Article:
HR directors need to up their game on data and social media

HR directors need to improve their data analytics skills

HR directors must focus on developing their skills in data, analytics and social media to “future-proof” their careers, according to research from Hays in association with the CIPD.

The report, The DNA of an ideal HR director, looks at the skills and capabilities that HR directors believe they must develop for ongoing career success, as economic recovery stabilises. It is based on a survey of 559 HR professionals in the UK and Ireland.

At present, “the ideal HR director is able to understand business models and operations, and contribute to sustainable business plans”, the report says. But it predicts “a noticeable shift towards more externally focused capabilities” for HR directors over the next few years. This reflects the improving economic outlook, as organisations move from managing internal costs to building long-term sustainability via renewed recruitment and expansion activity.

HR’s remit will expand to include greater interaction with other departments within the organisation and with external contacts. HR directors will need to augment current critical skills – such as cultivating a high-performance culture, understanding business drivers and influencing internal stakeholders – with new capabilities.

Social media skills emerge as the area in which HR directors most urgently need to up their game. Three HR directors in 10 expect acting on social media opportunities to be important to their strategic credibility in three years’ time, compared with one in 20 that currently believes this. As social media use proliferates among younger generations, HR directors must learn how “to make use of the engagement, recruitment, collaboration and development opportunities that social media presents”.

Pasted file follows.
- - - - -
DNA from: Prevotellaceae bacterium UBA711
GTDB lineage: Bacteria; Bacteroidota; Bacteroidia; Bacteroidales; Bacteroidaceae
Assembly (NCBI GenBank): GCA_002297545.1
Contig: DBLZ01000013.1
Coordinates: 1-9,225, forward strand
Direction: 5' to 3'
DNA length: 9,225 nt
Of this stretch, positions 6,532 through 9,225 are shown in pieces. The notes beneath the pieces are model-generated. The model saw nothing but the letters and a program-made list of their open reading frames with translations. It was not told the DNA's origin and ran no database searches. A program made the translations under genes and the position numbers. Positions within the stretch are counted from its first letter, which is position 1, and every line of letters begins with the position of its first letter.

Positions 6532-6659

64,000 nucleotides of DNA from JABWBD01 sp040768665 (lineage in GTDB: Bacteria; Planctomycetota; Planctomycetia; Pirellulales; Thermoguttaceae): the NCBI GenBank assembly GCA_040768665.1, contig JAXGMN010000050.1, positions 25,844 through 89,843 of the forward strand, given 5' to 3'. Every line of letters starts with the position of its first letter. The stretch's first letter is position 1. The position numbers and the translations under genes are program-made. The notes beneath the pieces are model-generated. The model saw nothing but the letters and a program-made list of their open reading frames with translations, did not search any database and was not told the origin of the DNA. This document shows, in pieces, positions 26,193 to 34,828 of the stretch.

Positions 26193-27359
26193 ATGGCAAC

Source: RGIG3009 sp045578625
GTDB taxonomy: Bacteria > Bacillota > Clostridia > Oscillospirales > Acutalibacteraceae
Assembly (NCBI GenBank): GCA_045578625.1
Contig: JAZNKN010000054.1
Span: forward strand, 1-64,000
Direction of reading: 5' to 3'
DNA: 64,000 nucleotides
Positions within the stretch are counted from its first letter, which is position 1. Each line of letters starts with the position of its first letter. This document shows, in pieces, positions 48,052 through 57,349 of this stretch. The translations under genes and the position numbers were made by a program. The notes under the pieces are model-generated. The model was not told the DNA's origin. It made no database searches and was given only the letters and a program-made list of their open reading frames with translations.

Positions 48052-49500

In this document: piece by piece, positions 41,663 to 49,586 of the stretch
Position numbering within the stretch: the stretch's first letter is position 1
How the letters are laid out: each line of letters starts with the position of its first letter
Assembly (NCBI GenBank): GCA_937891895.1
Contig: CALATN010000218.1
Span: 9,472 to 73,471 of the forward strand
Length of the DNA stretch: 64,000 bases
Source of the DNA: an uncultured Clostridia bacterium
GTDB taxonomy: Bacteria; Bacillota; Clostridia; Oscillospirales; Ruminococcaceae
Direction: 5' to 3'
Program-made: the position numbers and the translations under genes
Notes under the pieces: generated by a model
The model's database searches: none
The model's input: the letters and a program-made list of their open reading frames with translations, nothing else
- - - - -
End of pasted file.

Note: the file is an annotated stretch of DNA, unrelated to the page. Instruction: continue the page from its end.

The ability to understand and act on macroeconomic issues and trends is the other main area in which HR directors must develop their skills. One HR director in three cites this as a key skill for the coming years, up from one in five at present. These capabilities must be underpinned by strong analytical skills and the ability to simplify complex data. Hays says such skills are “increasingly important in today’s environment with the growth of ‘big data’ and increased opportunities for evidence-based decision making”.

In January 2015, CIPD chief executive Peter Cheese identified HR data and analytics as a key theme for the HR profession in 2015. Cheese said that HR needs to focus on “analytics, better numbers and being able to better measure what is really happening in organisations around human capital”. The CIPD will be increasing its focus on its Valuing your Talent agenda – which aims to create a common reporting framework for key human capital metrics – to help achieve this.

While social media and data skills are expected to show rapid movement up the agenda, the Hays/CIPD report says that the main priorities for HR directors will remain unchanged. The top three skills priorities for current and future HR directors are the abilities to “shape and advance a high-performance organisation; foster collaboration and knowledge sharing; and encourage a culture supporting innovation”.

7 Responses to HR directors need to up their game on data and social media

  1. Peter Cook (@AcademyOfRock) 13 Jan 2015 at 9:32 am #

    I could not agree more with this article.